The US Congress awarded the Congressional Gold Medal – the highest civilian award – to the surviving members of the WWII commando unit Devil’s Brigade Tuesday, February 3, in a one-hour long ceremony at the Capitol Visitor Center.
The said awarding ceremony was attended by a crowd composed of about seven hundred individuals including forty living members of the said WWII commando unit.
It can be remembered that in 1942, a band of lumberjacks, miners, hunters and farmers coming from the United States and Canada came together at a US Army base situated in Montana and went under training for several months. From this training emerged warriors known as the WWII commando unit Devil’s Brigade. Their trademark were their fierce fighting tactics and their knack for using black boot polish on their faces.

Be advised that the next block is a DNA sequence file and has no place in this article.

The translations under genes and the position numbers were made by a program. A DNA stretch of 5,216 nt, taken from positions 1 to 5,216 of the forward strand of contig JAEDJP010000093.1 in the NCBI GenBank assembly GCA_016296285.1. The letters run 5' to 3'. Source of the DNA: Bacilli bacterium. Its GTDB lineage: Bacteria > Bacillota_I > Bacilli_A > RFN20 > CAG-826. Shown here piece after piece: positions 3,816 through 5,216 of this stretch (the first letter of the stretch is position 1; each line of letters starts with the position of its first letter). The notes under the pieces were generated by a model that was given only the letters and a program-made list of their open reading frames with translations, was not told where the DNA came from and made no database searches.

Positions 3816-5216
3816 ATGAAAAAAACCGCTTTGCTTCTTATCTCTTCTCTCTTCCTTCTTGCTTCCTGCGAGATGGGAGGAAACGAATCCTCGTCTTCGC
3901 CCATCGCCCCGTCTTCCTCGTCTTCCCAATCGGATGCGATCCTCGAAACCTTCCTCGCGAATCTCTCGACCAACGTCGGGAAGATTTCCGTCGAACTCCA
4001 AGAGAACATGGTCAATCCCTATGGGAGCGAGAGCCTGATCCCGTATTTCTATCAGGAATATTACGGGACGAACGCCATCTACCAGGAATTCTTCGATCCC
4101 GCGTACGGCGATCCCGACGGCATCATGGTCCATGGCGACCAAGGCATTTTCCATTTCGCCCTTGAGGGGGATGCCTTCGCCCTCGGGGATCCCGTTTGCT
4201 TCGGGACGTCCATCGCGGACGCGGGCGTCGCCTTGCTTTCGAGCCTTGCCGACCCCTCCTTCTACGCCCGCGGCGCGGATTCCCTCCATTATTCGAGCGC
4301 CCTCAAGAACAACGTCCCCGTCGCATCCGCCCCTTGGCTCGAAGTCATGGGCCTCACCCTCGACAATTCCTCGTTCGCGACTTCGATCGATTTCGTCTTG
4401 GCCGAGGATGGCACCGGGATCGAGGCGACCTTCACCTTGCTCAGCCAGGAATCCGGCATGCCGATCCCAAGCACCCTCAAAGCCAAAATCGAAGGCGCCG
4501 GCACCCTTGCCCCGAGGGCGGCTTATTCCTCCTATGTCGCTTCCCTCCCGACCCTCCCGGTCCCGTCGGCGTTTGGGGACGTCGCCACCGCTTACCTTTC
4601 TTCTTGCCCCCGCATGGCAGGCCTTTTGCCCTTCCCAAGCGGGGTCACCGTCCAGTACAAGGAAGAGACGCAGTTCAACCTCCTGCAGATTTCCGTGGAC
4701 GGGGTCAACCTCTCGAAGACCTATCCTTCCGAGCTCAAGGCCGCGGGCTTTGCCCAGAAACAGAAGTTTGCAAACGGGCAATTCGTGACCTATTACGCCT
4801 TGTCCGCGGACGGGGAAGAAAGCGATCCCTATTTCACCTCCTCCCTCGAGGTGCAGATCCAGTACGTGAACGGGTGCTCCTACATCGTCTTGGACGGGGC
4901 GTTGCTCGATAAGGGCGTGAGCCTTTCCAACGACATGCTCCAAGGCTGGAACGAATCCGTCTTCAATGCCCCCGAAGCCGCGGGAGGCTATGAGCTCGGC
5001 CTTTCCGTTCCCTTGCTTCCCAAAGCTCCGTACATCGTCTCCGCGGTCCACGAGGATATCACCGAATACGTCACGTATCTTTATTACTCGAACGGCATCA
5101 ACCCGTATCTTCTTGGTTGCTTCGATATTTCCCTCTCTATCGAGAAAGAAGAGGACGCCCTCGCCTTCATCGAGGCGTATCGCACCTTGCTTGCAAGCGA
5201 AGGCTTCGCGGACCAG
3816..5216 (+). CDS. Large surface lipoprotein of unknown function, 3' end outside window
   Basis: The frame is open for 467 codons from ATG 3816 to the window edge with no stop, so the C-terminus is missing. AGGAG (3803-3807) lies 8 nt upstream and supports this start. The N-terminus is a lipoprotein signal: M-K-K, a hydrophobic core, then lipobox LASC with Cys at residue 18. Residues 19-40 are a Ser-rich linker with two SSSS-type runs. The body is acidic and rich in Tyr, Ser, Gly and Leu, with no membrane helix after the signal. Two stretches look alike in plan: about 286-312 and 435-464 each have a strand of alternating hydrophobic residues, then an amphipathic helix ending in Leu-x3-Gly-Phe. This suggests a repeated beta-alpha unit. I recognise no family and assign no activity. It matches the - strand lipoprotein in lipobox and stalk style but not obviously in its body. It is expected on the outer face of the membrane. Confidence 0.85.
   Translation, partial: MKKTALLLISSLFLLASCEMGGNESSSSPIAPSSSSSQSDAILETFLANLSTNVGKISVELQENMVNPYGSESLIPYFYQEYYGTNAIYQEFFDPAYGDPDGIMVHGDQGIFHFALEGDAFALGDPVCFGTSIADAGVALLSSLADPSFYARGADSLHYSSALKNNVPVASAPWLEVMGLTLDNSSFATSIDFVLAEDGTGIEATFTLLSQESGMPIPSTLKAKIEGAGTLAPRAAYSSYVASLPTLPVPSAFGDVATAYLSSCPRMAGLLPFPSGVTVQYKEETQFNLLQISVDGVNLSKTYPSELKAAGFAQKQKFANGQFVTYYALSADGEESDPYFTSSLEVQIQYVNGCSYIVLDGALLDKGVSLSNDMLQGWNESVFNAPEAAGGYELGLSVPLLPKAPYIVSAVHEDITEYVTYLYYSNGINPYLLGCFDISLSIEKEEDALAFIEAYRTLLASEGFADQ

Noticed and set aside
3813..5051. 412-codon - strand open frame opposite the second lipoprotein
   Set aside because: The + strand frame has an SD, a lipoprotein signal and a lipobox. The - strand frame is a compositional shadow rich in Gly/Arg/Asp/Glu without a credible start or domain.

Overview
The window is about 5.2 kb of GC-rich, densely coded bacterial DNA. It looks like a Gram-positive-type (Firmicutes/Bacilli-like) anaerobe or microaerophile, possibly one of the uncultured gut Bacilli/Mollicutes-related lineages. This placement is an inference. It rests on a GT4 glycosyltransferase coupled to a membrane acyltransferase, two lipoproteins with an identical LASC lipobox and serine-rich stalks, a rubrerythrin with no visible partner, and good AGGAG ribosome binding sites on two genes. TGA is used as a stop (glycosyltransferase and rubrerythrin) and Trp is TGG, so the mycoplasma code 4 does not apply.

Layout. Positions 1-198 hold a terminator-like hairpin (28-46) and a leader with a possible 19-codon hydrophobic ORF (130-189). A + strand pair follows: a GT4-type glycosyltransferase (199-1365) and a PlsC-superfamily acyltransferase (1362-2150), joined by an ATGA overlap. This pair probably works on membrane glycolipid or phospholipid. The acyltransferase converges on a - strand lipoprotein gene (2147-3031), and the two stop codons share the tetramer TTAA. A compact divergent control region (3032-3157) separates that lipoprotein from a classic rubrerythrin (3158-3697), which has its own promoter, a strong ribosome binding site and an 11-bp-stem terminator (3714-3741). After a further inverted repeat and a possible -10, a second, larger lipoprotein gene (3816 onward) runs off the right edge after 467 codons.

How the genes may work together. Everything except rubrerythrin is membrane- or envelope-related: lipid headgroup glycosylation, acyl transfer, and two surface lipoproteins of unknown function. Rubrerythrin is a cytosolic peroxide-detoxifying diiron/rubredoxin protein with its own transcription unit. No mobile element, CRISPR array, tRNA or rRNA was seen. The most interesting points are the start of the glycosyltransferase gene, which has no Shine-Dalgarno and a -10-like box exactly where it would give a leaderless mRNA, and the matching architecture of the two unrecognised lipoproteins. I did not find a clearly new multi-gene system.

The WWII commando unit Devil’s Brigade was made up of 1,800 Americans and Canadians and was officially known as the First Special Service Force. Their specializations during the Second World War including hand-to-hand combats and mountain warfare and excelled particularly in mountain climbing, amphibious landings and parachute jumps during nighttime raids.
By the time WWII ended, the commando unit caught over 30,000 prisoners, went on to win five US Campaign stars as well as eight Canadian battle honors and played a vital role in the liberation of Rome from German forces in 1944.
House Speaker John Boehner, in his tearful speech, said that “this band of men saved the free world”. He added that one of the remarkable features of the commando unit was how they quickly they came and bonded together. The Devil’s Brigade was activated in July of 1942, went and completed their first mission in 1943 and was disbanded in December of 1944.
Furthermore, the commando unit became the precursor of the modern special forces like the Green Berets.
WWII vet and Devil’s Brigade surviving member Eugene Gutierrez Jr. of Texas was the one who accepted the honor in behalf of the whole commando unit and its members, both living and dead.